Sassuolo/Reggio Emilia

Surprisingly successful Sassuolo share ACR stadium

Teams, tales and tips – a guide to the local game

It is the miracle of Sassuolo. In 2013-14, the smallest town in Italy to be represented in Serie A since the war rubbed shoulders with Milan, Rome and Turin – and survived. They then repeated the feat in 2014-15. Sassuolo Calcio improved each year until qualifying for the group stage of the Europa League in 2016-17. 2022-23  is the club’s tenth straight season in the top tier.

A community of some 40,000, less than 20km from Modena where the 2012-13 promotion campaign was played, Sassuolo had too modest a stadium for top-flight football. Home games in Serie A take place at the ground of Serie C club Reggiana in Reggio Emilia 30km away. Little Ferrovie Concesse trains chug their way in and out of Sassuolo’s quaint station building, a ten-minute walk from the 4,000-capacity Stadio Enzo Ricci.

Bar Luana/Peterjon Cresswell

Despite their modest circumstances, Sassuolo Calcio have a history as long as almost any Italian club. Wearing the town’s colours of red and yellow, Sassuolo started out in 1920 playing games against local sides such as Carpi and Vignola. Carpi, promoted for the first time to Serie A in 2015, remain their main rivals.

The present-day kit of green and black dates from the 1970-71 season, shortly before the opening of the Enzo Ricci. It was here that Sassuolo rose up the league ladder to reach Serie B in 2008. Switching to nearby Modena, Sassuolo defied expectations by reaching a play-off place in 2010 and 2012, winning the league outright in 2013.

Where the newly promoted Sassuolo would play their Serie A games remained a matter of contention that summer. Avoiding an increasingly fractious relationship with nearby Modena, influential Sassuolo owner Giorgio Squinzi, whose father founded family paint firm Mapei, decided upon the Mapei Stadium-Città del Tricolore in Reggio Emilia.

Getting Around

Arriving in town, local transport and timings

The nearest airport to Reggio Emilia is Parma 50km (31 miles) away. There’s no direct transport link. The airport is 2.4km (1.5 miles) from Parma station, connected by bus 6 (€1.20/€2 on board, every 30mins, 15min journey time). The train to Reggio Emilia (€2.90) takes 15mins.

Bologna Airport is 70km (43.5 miles) away. There’s no direct transport link. The airport is 6km (3.7miles) north-west of Bologna, connected by BLQ shuttle (€6, every 12mins, journey time 20mins) to the train station. The train to Reggio Emilia (€5.70, Frecciabianca €12.50) takes 35/50mins.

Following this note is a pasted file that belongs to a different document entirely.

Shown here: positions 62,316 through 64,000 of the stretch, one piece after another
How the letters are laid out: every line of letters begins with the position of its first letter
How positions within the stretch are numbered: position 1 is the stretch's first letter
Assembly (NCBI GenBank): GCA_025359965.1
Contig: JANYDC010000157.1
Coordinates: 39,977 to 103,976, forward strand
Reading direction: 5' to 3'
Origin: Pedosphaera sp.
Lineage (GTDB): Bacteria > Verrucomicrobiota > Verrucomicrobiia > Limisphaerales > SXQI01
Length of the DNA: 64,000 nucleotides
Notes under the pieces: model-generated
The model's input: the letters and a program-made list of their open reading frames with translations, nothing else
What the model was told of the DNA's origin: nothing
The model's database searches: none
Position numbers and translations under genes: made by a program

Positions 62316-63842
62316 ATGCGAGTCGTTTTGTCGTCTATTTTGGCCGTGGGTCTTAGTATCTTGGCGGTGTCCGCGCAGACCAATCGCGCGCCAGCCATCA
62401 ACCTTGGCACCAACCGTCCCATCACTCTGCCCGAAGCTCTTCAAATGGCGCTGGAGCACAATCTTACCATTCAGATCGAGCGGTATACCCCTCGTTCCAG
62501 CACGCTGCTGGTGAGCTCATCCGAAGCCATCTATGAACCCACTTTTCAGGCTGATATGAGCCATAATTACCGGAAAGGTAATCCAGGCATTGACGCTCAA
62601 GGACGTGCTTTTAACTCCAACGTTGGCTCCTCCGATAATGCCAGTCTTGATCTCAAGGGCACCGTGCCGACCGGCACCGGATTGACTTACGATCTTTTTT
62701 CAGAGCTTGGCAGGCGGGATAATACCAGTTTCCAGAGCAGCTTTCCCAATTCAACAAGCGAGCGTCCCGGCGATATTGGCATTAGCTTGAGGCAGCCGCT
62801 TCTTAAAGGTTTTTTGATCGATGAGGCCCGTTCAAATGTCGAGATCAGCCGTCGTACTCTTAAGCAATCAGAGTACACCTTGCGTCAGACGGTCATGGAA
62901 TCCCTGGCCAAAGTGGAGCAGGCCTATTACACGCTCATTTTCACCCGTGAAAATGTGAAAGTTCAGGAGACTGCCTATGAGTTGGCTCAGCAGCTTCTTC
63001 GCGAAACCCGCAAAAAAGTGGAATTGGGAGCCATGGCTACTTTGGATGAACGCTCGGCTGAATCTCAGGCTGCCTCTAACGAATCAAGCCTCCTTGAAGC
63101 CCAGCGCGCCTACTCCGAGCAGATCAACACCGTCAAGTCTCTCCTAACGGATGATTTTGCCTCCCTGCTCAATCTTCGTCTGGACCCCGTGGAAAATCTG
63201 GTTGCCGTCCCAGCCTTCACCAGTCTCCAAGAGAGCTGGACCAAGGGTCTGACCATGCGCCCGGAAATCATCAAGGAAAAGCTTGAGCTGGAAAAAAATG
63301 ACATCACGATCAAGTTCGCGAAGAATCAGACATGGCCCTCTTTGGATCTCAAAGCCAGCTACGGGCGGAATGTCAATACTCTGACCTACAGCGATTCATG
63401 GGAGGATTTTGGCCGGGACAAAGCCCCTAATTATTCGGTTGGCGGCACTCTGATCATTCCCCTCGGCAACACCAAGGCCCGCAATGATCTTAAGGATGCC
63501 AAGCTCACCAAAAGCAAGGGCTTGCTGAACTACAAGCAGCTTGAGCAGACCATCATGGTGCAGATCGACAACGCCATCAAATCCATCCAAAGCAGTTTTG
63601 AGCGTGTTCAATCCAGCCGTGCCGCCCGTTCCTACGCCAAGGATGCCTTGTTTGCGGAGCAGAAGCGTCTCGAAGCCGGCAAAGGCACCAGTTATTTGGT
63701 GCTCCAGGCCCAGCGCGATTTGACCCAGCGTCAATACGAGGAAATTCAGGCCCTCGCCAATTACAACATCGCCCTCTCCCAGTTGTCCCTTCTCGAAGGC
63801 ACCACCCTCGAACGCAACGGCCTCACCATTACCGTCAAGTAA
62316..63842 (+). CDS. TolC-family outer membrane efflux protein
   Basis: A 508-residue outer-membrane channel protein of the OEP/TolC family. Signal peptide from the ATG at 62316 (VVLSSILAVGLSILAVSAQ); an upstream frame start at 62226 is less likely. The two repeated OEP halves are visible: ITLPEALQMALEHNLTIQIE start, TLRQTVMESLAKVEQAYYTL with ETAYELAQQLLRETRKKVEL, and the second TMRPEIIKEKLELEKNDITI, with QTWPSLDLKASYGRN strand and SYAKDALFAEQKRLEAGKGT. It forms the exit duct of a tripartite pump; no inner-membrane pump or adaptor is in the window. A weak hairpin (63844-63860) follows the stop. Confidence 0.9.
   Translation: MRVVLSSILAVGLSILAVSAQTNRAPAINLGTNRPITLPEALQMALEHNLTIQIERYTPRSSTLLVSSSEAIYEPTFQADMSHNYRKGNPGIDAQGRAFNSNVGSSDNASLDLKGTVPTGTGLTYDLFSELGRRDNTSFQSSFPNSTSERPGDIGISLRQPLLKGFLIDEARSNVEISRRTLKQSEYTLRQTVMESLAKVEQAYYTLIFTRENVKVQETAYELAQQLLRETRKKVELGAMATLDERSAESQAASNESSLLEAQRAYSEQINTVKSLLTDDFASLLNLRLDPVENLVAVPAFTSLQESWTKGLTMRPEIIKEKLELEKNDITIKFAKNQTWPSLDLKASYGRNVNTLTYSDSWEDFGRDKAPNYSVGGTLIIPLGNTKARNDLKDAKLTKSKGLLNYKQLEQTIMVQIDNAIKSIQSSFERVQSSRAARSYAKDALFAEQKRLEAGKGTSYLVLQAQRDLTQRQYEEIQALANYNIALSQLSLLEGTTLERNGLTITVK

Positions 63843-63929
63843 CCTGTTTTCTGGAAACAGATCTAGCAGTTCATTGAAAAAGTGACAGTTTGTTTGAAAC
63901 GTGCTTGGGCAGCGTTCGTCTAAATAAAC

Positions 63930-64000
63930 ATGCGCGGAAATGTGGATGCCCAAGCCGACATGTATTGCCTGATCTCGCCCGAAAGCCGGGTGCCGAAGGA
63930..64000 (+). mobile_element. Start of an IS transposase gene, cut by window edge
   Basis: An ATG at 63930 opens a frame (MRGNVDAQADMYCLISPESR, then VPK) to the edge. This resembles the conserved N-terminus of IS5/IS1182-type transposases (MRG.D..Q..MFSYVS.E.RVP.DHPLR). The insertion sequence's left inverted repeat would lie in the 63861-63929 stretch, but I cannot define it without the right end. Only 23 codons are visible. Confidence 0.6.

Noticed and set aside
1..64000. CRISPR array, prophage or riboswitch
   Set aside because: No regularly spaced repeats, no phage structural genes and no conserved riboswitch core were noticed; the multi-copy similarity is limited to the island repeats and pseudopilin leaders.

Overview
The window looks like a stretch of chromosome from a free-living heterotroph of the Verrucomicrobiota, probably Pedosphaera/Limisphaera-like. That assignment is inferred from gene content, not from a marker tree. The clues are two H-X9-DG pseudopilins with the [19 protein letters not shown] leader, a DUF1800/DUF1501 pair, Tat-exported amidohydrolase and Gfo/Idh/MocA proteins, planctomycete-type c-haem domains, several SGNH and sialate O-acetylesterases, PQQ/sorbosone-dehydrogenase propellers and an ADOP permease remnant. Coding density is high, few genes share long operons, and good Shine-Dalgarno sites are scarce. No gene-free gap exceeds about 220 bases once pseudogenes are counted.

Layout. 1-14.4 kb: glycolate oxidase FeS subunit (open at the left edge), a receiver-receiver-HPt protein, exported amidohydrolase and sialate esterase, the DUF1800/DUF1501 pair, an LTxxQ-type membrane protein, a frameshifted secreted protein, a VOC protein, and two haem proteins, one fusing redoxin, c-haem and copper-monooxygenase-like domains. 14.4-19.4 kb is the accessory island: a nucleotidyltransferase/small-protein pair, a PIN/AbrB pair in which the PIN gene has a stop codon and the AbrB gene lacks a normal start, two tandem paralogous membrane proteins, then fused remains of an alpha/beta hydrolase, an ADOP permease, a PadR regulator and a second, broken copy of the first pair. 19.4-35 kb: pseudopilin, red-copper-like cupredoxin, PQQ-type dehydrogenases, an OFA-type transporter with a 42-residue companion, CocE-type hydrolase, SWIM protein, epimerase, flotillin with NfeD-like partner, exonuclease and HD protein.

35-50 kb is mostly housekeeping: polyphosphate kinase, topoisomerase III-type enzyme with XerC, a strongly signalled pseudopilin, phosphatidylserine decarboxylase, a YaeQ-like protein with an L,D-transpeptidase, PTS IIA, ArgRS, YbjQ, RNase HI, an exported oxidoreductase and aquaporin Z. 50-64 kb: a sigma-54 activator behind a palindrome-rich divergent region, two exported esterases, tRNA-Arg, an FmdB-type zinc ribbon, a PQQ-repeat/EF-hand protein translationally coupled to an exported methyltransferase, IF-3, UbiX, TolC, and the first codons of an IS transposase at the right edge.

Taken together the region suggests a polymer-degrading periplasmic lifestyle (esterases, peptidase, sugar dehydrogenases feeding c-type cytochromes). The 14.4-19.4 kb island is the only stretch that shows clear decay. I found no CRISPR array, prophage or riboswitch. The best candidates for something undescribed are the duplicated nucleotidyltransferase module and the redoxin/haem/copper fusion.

A Reggio Emilia taxi (+039 0522 452 545) charges €55 to/from Parma Airport, €70 after 10pm, and €90/€115 to/from Bologna Airport. They also charge €40/€51 between Sassuolo and Reggio Emilia.

Local buses in Reggio Emilia require a €1.50 ticket from a machine, €2 (exact change) on board. The city centre is walkable but not the stadium.

Where to Drink

The best pubs and bars for football fans

If you’re taking the trouble to visit Sassuolo itself, then you must visit the Bar Luana right by the Enzo Ricci Stadium at piazza Risorgimento/viale Giacomo Matteotti 29. A main bar decked out in green-and-black scarves, shirts (‘Sasol’) and souvenirs is complemented by a members’ room alongside, displaying a comprehensive history of the club in black and white. 

At Sassuolo station, the Bar Lisa and Bar Terminal will provide a beer for the journey ahead to Reggio Emilia.

Reggio Emilia is pretty poorly served for bars. It’s also one of those rare towns in Europe where a Martian could arrive and not realise that football exists – there are no touches of Reggiana maroon anywhere, not even around the old Stadio Mirabello. There, a hub of Chinese-run bars and shops begins with the late-opening Johnny Bar (piazza Tricolore/via Emilia San Pietro) and ends with the BarMarconi opposite the station.

The best venue is the evening-only Brasserie des Amis (via Toschi 42A), with real atmosphere and loads of weird beers. Nearby, the Lord Nelson (via San Martino 5) is reasonably pub-like and prides itself on its TV football. 

In the town centre, with archive photos of the Hotel Posta next door, the Tropical (piazza Del Monte 5) is a popular meeting place, as is the Duomo on the market square of Vittorio Emanuele II/Prampolini.

Where to stay

The best hotels for the stadium and city centre

Reggio Emilia Tourist Office has a list of hotels. The main one near the stadium is the Holiday Inn Express Reggio Emilia, a handy, mid-range chain on via Meuccio Ruini. Also close, on viale Regina Margherita, the urban City Style should soon replace the four-star Cristallo.

In town, the two-star Ariosto (via San Rocco 12, +39 0522 437 320) is conveniently located for the bus to the stadium. The four-star Hotel Posta by the main square is in a former palace with a history dating back to the 13th century. The more modest Albergo San Pietro at via Monte Grappa 5 (+39 0522 433 838) is within easy reach of the station, as is the four-star Europa, right by the disused Stadio Mirabello, home of Reggiana until 1995.

Convenient and reasonably stylish San Marco is a three-star directly opposite the station and bus stop to the stadium. It may be worth shelling out a few extra euros to stay here rather than the cheap and cheerless Stazione (via Giuseppe Turri 1, +39 0522 431 270), by the Bar Marconi opposite.